News and Events

Israeli Physicians Speak Out Against Sexual Violence

Publication Date: 5/19/2024 9:00 AM

Senior physicians from Rambam Health Care Campus (Rambam) in Haifa, Israel and Emek Medical Center (Emek) in Afula published a poignant article in March in response to silence by world health and women’s organizations in the face of the sexual violence carried out by Hamas during the outbreak of the war.

Professor Ido Solt. Photography: Rambam HCC.
Professor Ido Solt. Photography: Rambam HCC.

The Lancet, one of the world’s leading and prestigious medical journals, is well known for publishing op-eds on a variety of controversial but important issues that dovetail with medicine and ethics. The journal recently published a piece by Professor Ido Solt, director of Rambam’s Mrs. Edith and Professor Dov Katz Maternal and Fetal Medicine Unit, along with Dr. Noah Zafran, head of the obstetric emergency service and Dr. Shira Baram, a fertility specialist at Emek. The piece urges international professional groups to decisively condemn Hamas' actions and advocate for the swift release of the remaining hostages in Gaza.

In their article, “Conflict-related sexual violence—time to stop Hamas” the authors sharply criticize the silence of organizations worldwide and the extensive time that has lapsed between the moment there was a clear picture concerning the atrocities, until leading organizations such as United Nations Women responded.

The physicians noted that it took UN Women almost two months to publish their unequivocal condemnation of the brutal attacks by Hamas. They wrote, “The silence of health-care organizations and women's rights organizations expresses the hypocrisy and double standard of the liberal world towards the violation of women's rights during this conflict,” in reference to a previous UN resolution that demanded the complete cessation of all sexual violence to civilians during warfare, which is considered a war crime.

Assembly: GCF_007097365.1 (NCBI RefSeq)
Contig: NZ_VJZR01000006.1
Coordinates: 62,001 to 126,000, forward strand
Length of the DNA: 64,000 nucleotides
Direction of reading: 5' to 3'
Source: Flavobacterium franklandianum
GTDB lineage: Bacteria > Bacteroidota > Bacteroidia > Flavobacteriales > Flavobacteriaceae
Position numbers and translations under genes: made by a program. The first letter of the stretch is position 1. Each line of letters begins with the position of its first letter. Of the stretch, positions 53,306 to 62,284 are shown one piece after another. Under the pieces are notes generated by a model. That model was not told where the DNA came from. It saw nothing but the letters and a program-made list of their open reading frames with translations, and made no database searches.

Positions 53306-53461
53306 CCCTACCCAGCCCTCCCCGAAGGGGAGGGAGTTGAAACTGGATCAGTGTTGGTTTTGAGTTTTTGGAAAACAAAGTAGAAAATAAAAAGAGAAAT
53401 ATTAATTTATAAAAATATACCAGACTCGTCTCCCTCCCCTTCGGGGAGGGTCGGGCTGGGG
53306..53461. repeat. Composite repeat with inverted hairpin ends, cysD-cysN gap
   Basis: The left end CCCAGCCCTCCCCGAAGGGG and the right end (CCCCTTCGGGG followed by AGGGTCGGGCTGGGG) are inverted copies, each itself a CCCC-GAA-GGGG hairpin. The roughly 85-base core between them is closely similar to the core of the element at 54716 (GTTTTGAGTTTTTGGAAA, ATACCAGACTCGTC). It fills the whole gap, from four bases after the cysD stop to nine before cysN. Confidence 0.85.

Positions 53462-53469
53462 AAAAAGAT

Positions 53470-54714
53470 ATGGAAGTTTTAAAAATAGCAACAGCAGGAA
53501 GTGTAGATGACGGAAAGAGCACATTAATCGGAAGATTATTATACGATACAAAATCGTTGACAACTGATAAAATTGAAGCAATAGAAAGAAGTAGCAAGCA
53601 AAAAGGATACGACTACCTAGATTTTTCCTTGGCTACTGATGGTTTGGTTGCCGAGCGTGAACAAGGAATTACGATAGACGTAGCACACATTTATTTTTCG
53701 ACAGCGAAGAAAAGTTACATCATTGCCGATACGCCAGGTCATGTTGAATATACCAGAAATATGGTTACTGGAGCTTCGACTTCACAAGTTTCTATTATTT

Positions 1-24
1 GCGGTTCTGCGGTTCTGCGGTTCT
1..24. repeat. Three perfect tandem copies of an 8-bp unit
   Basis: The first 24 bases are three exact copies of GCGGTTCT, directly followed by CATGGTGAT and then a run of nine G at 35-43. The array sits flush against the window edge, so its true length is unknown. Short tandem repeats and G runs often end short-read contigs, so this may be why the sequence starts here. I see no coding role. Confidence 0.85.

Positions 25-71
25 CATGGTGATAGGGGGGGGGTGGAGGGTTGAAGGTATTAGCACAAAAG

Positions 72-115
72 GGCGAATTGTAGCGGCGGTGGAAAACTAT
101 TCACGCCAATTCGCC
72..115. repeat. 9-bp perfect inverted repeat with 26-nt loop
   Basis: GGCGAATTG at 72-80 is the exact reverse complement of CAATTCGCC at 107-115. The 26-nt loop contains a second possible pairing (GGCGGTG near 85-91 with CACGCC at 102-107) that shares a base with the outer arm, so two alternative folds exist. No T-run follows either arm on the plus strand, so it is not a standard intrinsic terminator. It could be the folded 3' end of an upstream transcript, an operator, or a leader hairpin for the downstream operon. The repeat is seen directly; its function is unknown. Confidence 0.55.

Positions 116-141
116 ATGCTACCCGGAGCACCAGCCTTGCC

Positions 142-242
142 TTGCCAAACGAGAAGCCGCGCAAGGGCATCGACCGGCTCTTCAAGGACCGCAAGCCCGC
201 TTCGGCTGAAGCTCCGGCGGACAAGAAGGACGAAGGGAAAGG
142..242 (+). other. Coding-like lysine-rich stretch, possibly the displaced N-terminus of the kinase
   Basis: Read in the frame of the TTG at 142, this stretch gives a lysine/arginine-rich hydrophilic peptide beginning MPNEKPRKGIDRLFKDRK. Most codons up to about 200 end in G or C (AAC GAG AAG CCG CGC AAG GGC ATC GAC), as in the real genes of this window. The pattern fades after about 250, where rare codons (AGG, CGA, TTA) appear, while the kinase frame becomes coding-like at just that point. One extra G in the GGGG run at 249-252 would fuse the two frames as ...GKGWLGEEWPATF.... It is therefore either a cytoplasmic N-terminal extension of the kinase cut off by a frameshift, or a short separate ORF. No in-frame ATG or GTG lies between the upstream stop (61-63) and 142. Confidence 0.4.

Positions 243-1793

The letter was written long before the New York Times covered the topic and before the issue began to gain more traction. In the background, the silence of the women's organizations continues to be palpable. The letter describes the evidence that has accumulated regarding the sexual assaults on October 7. It offers medical context and refers to the medical literature on sexual assaults as a war crime and the long-term effects experienced by victims, following volumes of literature on this subject. Unfortunately, the scope of the phenomenon in the world is shocking.

The idea arose following publications that surfaced in medical literature that touched on the events of October 7. As gynecologists, the authors wanted to bring to light the issues that are relevant to their profession. Their goal was to raise awareness especially within the international medical community, global health and women’s health organizations, by attempting to get an opinion piece published in the international press. The letter was written a few weeks after evidence began to emerge and was not published on behalf of the Israel Society of Obstetrics and Gynecology, but by the three doctors. These physicians seized the opportunity and decided to raise the issue before it became a hot topic.

Initially, the article was rejected by other professional journals. Solt, Zafran, and Baram recognized that rejection did not mean the journals were denying what had happened or ostracizing Israel, as many have implied, but rather reflected the priorities of that publication. They kept submitting the article, and were pleased when it was published in The Lancet – a journal known for taking on controversial topics.

Solt, Zafran, and Baram represent an exemplary collaborative team who understand that sexual violence is unacceptable at any level. Their conclusive decision: It was important to give voice to what has happened and not sit idly by.

Based on a Hebrew article published on Ynet.